Dump leaching

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Dump leaching is one of several leaching methods. Dump leaching is carried out on rejected off-grade material that during normal mining has been put aside in big dumps at the mine site. The particle size of the material is generally big and the ore is processed for many years by sprinkling acidified water on the dump surface. The leach solution percolates through the dump and is collected in ditches at the base of the dump. It can be considered to be a crude version of heap leaching where no special arrangements are made to increase the leaching rate. Therefore, metal recoveries from dump leaching operations are low and the duration of the operation is relatively long. Problems may arise if the base of the dump is not properly prepared, causing losses of solution. This might become a source of environmental pollution if leachate escapes collection and flows into natural water-supplies. The initial plants for copper recovery by dump leaching from oxide ore were a success and led to the development of heap leaching for ores with higher grade.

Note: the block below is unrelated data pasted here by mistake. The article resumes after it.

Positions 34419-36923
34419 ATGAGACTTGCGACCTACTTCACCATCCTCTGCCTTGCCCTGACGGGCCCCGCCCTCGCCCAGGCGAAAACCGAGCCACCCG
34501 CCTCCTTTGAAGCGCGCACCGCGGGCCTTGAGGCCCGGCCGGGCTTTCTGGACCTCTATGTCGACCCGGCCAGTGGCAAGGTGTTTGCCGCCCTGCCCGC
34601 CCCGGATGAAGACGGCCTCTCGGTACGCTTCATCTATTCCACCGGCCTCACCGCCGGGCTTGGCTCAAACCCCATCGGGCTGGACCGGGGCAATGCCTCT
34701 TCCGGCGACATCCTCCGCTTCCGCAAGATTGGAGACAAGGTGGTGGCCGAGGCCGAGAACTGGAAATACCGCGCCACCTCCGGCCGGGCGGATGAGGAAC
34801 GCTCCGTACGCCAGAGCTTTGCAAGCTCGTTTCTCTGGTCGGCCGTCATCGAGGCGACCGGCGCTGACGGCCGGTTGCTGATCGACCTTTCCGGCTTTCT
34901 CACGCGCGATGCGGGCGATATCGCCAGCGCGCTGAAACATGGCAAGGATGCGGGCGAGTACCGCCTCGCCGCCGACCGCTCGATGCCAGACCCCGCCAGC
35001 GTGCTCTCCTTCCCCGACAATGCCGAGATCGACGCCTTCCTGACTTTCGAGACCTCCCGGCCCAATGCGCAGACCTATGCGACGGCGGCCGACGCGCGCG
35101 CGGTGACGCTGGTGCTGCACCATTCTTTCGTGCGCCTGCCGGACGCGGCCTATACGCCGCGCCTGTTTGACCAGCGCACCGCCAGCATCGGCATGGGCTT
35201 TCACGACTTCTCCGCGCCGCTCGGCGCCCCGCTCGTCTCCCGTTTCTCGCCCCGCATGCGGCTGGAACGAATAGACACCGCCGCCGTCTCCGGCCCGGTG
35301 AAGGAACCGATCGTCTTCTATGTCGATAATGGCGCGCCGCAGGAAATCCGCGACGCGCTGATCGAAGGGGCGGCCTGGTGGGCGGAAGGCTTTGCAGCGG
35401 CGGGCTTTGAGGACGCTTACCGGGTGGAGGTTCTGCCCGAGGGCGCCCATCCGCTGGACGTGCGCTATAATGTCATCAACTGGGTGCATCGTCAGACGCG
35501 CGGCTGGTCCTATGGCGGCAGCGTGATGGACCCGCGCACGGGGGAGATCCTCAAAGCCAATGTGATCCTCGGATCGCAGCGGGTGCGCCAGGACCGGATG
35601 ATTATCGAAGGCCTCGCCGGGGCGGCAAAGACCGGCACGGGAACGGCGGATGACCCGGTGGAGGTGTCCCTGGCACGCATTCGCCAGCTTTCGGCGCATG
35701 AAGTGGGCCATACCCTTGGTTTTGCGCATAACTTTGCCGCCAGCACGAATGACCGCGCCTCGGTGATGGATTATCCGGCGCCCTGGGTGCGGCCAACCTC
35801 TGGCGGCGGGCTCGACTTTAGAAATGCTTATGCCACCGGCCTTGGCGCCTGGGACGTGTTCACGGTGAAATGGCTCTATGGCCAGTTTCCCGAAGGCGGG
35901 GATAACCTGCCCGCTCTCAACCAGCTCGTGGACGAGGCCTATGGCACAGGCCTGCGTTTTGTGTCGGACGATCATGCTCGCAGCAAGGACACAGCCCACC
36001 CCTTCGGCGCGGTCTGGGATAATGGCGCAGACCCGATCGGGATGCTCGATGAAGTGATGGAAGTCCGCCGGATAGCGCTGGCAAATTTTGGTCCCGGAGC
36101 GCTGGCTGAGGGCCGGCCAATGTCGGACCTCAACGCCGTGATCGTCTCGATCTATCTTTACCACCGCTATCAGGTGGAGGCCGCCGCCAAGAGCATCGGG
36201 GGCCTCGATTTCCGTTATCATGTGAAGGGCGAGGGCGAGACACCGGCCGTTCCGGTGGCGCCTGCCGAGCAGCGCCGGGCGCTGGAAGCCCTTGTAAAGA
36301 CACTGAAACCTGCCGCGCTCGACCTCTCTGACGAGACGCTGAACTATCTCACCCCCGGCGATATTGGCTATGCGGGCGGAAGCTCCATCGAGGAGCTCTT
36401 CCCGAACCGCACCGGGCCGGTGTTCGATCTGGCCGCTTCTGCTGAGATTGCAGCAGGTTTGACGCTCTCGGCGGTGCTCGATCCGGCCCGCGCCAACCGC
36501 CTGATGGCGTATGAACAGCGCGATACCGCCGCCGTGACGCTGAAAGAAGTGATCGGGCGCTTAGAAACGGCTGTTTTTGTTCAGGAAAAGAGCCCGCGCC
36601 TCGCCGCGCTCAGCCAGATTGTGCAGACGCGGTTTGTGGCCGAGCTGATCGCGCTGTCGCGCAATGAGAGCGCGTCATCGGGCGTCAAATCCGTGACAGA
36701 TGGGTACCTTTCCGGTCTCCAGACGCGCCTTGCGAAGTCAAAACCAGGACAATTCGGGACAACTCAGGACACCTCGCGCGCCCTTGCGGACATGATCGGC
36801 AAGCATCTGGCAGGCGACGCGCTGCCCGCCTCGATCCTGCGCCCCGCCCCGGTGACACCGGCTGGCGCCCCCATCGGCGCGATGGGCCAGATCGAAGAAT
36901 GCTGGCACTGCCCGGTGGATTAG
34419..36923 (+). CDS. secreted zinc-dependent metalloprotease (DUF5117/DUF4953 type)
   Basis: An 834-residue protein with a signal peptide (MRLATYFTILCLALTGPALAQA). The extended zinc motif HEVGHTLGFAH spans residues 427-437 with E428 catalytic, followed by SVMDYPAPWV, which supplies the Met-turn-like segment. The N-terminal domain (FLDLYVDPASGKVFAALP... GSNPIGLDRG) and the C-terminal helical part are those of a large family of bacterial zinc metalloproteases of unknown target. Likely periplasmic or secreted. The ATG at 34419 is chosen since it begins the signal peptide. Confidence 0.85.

Comments on dump bioleaching

Dump bioleaching has been performed on some waste dumps containing chalcopyrite but both leaching rates and recoveries are low. In cases where dump bioleaching of chalcopyrite has been practised it is as a side operation where infrastructure for metal extraction, i.e. solvent extraction and electrowinning (SX-EW) already exists. One example of such operations is at Gibraltar Mines in Canada.

Examples of in-situ bioleaching operations

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